Voyage to the Bottom of the Sea
Production information and notes by Mark Phillips
Story synopses, Mike Bailey

The Death Watch  Original Airdate: November 13, 1966
Boarding Seaview, Nelson finds no one.
Nelson boards Seaview to find an empty boat.

     In the dark of night, Nelson boards Seaview to find her apparently devoid of all crew.  The intercom and radio are of no help, as no one answers.  Exploring the sub, he discovers Sharkey asleep in the crew's quarters, and the Chief confuses him by saying he's been waiting for several hours and that it was Nelson's own orders that had dismissed the rest of the crew. 
When Sharkey says he doesn't know where Crane is, Nelson decides he needs a gun.  But, as Sharkey informs him, all weapons have been removed from the boat, once again by his own order.  Nelson denies it and orders Sharkey to accompany him to the control room.  Meanwhile, the shadowy figure of Crane sneaks aboard Seaview; he is most definitely armed with a gun.  
Crane boards later with murder on his mind.
Crane sneaks aboard.


"The Death Watch" is the director's show.  Despite weak writing and  plot holes,  practically every scene is visually strong.

Leonard Horn purposely framed ihe action within the visual playground that was Seaview.
Nelson Takes a breather from the chase.

         Crane confronts Sharkey and accuses him of working with Nelson to plot against him and demands to know the Admiral's whereabouts.  He, as has Nelson, hears a high-pitched squealing message which the chief seems not to hear, is further agitated and finally admits he wants to kill the Admiral.  Sharkey tries to convince Nelson to get off the sub, but there seems to be no escape--all the hatches are locked.  It's not long before Crane catches up to Nelson and puts a bullet in him. Sharkey intercedes before the captain can kill Nelson.   Crane knocks down Sharkey and resumes his search for Nelson.  (You get the idea -- lots of
back and forth cat and mouse.)   About this time, a sultry voice announces Seaview is setting to sea, which indeed, the uncrewed sub does.

The wounded Nelson tries to hide in the air ducts.  

Crane goes after his admiral with a vengeance.


Sharkey tries to load the tape that will call the experiment to a halt.

  Nelson tries to save himself from drowning.

Climactic end, where the music perks up and Nelson is almost killed, but Sharkey saves the day.

     Things culminate when Nelson, tiring of the game, and intent on eliminating Crane, challenges the Captain to meet him in the control room.  The truth starts to dawn on Nelson when he dwells on the word control, and finally remembers that they're part of a mind-control experiment to which Sharkey is the control.  But that control is taken out of the loop when Crane manages to lock the chief up and it begins to look like Crane may succeed in killing his wounded and thus weakened Admiral by drowning him in the pressurized escape room.  A desperate fight between Nelson and Crane ensues until, just in time, Sharkey escapes and plays the tape which calls the experiment to an end.  Crane and Nelson are free.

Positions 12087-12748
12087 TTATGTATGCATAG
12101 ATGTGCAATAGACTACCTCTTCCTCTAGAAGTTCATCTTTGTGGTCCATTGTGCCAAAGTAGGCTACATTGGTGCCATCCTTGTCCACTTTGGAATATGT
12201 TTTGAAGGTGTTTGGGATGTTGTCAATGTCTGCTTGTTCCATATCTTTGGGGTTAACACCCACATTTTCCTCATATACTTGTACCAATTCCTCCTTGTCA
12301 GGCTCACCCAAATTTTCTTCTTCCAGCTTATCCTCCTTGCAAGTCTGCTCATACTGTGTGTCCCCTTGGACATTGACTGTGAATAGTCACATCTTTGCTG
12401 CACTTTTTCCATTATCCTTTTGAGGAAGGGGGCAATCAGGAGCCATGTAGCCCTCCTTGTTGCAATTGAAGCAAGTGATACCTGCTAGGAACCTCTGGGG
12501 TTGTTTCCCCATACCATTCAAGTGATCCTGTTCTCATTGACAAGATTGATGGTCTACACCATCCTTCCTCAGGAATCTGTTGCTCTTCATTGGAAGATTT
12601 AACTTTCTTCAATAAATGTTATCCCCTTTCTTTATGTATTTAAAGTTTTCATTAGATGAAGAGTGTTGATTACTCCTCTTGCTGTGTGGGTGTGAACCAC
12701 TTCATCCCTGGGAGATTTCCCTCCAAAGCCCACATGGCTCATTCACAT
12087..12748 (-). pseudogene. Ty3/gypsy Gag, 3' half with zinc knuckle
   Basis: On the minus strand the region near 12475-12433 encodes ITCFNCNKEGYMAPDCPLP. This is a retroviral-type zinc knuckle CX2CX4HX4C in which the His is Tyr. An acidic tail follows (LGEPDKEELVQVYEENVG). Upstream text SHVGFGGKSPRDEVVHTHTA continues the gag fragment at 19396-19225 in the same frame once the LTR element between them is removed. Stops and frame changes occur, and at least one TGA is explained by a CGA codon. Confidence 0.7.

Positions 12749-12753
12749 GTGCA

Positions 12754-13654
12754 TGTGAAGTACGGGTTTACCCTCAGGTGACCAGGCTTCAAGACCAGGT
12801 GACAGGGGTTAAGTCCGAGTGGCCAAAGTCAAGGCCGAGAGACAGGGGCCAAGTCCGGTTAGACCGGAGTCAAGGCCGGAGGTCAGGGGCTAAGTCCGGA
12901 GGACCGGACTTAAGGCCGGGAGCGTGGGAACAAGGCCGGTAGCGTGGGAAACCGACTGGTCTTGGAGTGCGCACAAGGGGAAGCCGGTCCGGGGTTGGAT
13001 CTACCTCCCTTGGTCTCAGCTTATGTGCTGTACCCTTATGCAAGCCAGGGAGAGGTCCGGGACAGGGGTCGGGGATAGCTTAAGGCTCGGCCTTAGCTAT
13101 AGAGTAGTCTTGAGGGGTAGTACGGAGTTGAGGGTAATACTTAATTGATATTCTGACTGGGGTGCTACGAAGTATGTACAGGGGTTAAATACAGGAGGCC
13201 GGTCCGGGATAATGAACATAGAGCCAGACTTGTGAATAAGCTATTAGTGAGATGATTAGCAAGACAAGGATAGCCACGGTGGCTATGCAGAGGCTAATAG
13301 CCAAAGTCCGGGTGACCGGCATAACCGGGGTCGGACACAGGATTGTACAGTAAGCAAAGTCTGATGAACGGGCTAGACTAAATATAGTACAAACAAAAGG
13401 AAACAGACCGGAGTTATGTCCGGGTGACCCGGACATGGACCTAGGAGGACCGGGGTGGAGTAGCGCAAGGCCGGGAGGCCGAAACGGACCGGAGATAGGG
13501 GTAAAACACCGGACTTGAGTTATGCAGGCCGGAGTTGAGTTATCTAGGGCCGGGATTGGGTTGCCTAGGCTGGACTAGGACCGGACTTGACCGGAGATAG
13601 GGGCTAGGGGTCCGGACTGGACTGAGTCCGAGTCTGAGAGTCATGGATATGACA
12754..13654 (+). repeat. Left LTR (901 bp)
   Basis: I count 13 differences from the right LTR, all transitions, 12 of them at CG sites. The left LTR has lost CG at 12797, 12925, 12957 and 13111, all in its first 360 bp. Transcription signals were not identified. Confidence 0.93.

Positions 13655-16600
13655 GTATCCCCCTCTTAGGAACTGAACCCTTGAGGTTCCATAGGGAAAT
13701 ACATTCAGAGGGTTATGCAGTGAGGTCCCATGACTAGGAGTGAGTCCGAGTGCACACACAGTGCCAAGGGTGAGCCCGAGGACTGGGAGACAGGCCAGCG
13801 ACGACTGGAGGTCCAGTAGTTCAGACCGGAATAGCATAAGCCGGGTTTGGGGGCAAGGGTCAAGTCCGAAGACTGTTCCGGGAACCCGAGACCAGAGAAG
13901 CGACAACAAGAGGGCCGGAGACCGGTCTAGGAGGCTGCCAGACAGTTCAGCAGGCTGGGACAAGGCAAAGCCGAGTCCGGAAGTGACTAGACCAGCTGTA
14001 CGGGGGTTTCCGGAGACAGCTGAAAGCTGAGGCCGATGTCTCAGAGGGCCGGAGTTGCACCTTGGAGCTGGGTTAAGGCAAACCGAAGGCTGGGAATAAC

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Written: William Welch
Directed: Leonard Horn
Guest Cast
Computer Voice.......Sue England

Mark Says: You almost have to admire the audacious nerve of this episode.  Nelson and Crane run around the empty ship, ostensibly to kill each other, but the real point is to kill time and keep the production budget low.  On that level, its annoying.  Yet Leonard Horn was a superb director who establishes some measure of nightmarish tension and its kind of fun to see Nelson emerging from his hypnotic fog and try to reason with Crane (Hedison excels here a scary, obsessed, unreasoning visage of murderous fury).  The episode definitely has its moments.

"Nothing makes sense anymore."

Mike Says: Idea with low-budget potential, but shaky writing.  Nelson does and says things totally out of character right from the start his frustrated blustering gets old quickly.  Please note, I am not criticizing the acting, but rather the words put in the actors' mouths and the motivations behind them.  Sharkey's unexplained quizzical reactions likewise.  Things aren't playing right, and the viewer knows it.  As the Chief says at one point, "Nothing makes sense anymore.  What's going on around here?" This is an episode which could have benefited from a cracklingly eerie soundtrack to prop up the weak writing, but the canned-sounding cues, attributed in the credits to Voyage nemesis Lennie Hayton, just noodle ponderously along.  The thing that makes this outing worth watching, as Mark points out, is the sharp directing of Leonard Horn, right down to the

hand-held camera sequence of Crane disabling the Flying Sub.  This was back when hand-held camera was used purposively as a psychological device, not as a budget-dictated necessity.  Again, the acting is strong throughout, in spite of weak and illogical dialogue. And golly gee, a season-three show that doesn't start with a UFO crashing into the ocean and with no rubber-suited monsters.  That part is pretty cool as is this episode in general, in spite of all my carping.

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